I read this book mainly because I went to see the play at the Fortune Theatre in London a few weeks ago. The play was really good. It wasn't the scariI read this book mainly because I went to see the play at the Fortune Theatre in London a few weeks ago. The play was really good. It wasn't the scariest thing I have ever experienced, as some reviews claim, but it did make me jump and it was a fantastic performance carried entirely by two actors, with most of the fear factor delivered through good old fashioned darkness, sudden noises, closeness of the atmosphere (it was the smallest theatre I have ever been in) and the audience interaction (there were very frequent shrieks), rather than any advanced technology or complicated props. The play has been performed in London for the last 23 years and remains hugely popular, so I would thouroughly recommended it if you are ever in London and are theatrically inclined.
The Woman in Black is a short novella written by Susan Hill in the 1980s which tells the story of a young solicitor Arthur Kipps and his terrifying encounter with a ghost in a small market town on the East coast of England where he is sent to settle the affairs of Alice Drablow, an old lady recently deceased. The novella is a pastiche on the Victorian gothic literature and it certainly read very authentic with its languorous pace, isolated gloomy manorhouse setting and extensive descriptions of fog and other kinds of dreary weather. But therein also lies the main problem I had with this book. I can well understand the need to set the mood and the scene with some description of nature and the surroundings, but when I am faced with paragraph after paragraph describing the colour of mud and the dripping sky, my eyes soon start to glaze over. The intro and the build-up to the actual story were also far too long, given the overall length of the book (it is 30-odd pages before the hero even gets to the place in a book that's only 138 pages long) and the ending was too rushed and abrupt in comparison. Also, the comic relief, which was very well done in the play, was sadly missing from the book.
Overall, however, this was an interesting story and a quick read and I look forward to seeing what they have done with it in the film....more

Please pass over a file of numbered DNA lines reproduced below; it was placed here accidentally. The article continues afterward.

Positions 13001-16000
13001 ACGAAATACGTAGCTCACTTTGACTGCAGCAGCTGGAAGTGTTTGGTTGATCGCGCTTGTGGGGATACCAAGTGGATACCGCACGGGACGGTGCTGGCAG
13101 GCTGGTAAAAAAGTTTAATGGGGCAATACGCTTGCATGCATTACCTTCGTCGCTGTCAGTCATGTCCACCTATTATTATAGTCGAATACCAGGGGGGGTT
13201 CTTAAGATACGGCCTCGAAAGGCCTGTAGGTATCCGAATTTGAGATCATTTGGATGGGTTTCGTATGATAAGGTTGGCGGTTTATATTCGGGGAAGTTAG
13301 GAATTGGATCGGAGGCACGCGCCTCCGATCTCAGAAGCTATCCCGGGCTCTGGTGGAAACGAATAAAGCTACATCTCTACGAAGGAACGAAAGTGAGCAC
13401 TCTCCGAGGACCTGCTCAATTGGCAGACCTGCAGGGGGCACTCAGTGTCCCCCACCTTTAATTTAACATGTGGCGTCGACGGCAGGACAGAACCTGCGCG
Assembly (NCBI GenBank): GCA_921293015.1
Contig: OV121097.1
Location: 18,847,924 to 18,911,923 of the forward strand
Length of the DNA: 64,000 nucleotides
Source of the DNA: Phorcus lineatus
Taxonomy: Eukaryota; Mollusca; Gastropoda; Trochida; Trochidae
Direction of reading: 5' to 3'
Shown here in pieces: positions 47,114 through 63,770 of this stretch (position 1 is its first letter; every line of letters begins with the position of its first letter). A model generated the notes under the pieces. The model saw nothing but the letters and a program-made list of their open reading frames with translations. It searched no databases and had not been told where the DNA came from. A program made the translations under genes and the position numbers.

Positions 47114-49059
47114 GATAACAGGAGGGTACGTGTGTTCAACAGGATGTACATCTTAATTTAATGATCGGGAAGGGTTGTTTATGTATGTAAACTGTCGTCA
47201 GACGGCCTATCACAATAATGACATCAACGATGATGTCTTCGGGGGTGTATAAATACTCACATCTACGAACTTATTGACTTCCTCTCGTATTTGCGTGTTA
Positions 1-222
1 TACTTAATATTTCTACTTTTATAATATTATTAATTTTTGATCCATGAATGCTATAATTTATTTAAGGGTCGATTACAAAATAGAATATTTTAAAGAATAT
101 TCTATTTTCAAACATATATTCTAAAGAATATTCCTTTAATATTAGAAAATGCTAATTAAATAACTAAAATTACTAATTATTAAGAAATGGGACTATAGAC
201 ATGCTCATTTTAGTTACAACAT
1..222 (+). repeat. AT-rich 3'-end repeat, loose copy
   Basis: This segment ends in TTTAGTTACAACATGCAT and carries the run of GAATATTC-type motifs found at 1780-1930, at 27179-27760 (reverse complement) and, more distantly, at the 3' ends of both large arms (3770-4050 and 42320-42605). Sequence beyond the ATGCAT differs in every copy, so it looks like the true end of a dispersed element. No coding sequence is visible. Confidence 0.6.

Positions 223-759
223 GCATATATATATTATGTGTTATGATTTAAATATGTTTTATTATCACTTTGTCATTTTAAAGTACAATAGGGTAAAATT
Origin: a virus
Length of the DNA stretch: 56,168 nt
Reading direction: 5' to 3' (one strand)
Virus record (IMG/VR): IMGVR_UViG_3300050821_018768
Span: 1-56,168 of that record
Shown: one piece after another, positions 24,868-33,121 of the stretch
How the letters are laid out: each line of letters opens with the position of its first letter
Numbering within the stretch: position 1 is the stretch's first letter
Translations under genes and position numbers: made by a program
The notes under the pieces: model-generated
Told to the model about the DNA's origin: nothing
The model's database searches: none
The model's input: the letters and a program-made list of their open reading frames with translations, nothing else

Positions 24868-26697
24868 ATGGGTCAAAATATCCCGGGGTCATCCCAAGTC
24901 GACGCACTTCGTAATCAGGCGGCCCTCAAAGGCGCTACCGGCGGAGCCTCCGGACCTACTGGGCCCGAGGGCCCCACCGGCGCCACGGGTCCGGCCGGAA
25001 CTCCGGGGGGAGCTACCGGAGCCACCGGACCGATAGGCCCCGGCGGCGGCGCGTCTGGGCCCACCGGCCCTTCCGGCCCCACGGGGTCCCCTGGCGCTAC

Veronika is a 24 year old Slovenian woman who one day decides to kill herself, apparently because (1) "everything in her life was the same and, once hVeronika is a 24 year old Slovenian woman who one day decides to kill herself, apparently because (1) "everything in her life was the same and, once her youth was gone, it would be downhill all the way" and (2) everything is wrong with the world and she feels powerless to make things right. After she takes an overdose of sleeping pills, Veronika wakes up in a mental asylum and the remainder of the book is, basically, a series of interactions between Veronika and a number of the inhabitants of the asylum, including a young schizophrenic named Eduard, who mainly stands around mutely and masturbates while Veronika plays the piano. Veronika (what else!) inexplicably falls in love with him, after she similarly inexplicably regains her joie de vivre.
I suppose, that tells you pretty much everything you need to know about Veronika, and certainly Coelho does not add much else in terms of characterisation. Some reviewers have pointed out that to create realistic characters or believable plot is not the point of this book and certainly not Coelho's intention. I guess one really has no choice but to agree with this as it is patently obvious that this is not so much a book as a meditation on insanity with characters and plot which are merely vehicles to convey the author's thoughts on the subject and encourage the reader to reflect on the same and to explore how they may feel/behave/think in similar circumstances.
Paulo Coelho himself makes a brief and pointless appearance at the beginning of the book to tell you that it is based on his own experiences as a mental patient and proceeds to bash you over the head with his message, which is that everyone is crazy, insanity and genius are two sides of the same coin and we should all let our inner freak out and stop trying to conform.
As a reader, I find this approach supremely unsatisfactory. For some reason, I tend to be much more receptive to the message when I can actually bring myself to care about the story or the characters, however unsympathetic they may be. I am sometimes able to forgive lack of plot or character development if the book is particularly informative or beautifully written or manages to turn me on or makes me think about a subject in a new and interesting way. Unfortunately, this book did none of that. Veronika fails even as a placeholder because her actions are so absurd and incomprehensible that I was completely unable to relate to them or to put myself in her shoes. So all that was left was the message and I had absolutely no patience for Coelho's particular brand of preachy self-help pop-psychology. ...more